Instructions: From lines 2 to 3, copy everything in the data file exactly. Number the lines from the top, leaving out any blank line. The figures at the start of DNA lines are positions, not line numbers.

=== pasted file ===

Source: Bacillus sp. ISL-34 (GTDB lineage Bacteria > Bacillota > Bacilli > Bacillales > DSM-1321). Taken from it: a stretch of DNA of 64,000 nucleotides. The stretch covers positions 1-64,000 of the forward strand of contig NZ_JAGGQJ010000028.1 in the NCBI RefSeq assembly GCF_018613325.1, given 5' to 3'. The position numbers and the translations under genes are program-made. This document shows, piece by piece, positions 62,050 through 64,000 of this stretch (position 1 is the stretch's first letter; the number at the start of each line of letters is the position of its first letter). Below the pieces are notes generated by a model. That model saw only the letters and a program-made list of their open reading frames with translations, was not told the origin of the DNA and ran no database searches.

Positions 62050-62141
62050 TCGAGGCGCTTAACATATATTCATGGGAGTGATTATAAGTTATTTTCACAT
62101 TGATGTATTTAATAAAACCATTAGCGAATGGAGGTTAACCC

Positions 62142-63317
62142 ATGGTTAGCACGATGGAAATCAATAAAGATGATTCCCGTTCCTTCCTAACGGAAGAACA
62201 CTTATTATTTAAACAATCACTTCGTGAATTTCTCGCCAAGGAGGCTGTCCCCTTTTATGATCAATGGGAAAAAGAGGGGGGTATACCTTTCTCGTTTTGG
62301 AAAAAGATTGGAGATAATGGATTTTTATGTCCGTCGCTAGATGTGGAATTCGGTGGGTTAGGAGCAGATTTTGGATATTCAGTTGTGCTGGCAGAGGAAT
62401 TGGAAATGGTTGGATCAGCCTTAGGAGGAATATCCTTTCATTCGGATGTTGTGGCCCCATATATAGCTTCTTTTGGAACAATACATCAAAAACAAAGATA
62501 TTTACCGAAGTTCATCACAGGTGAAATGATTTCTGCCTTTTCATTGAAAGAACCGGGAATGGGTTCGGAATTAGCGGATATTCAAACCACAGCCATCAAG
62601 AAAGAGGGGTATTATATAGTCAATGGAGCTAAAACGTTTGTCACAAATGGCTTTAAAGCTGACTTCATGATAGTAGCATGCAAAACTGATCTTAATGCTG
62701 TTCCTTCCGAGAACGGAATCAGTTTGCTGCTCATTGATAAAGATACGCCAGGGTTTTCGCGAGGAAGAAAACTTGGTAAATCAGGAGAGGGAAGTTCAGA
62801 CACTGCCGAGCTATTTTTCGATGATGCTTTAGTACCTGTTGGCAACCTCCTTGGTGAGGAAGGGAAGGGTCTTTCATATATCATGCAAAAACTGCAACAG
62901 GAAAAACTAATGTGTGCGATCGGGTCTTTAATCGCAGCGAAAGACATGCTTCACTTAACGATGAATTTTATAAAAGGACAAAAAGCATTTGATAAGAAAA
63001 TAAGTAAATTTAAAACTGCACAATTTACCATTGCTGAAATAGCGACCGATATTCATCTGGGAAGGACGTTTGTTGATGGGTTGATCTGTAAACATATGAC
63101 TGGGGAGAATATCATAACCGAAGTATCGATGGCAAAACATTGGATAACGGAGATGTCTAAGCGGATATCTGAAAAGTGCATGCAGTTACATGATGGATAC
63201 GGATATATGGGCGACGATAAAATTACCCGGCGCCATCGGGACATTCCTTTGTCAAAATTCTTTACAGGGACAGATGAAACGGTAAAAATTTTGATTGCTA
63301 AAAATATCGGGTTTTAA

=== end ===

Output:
Positions 62050-62141
62050 TCGAGGCGCTTAACATATATTCATGGGAGTGATTATAAGTTATTTTCACAT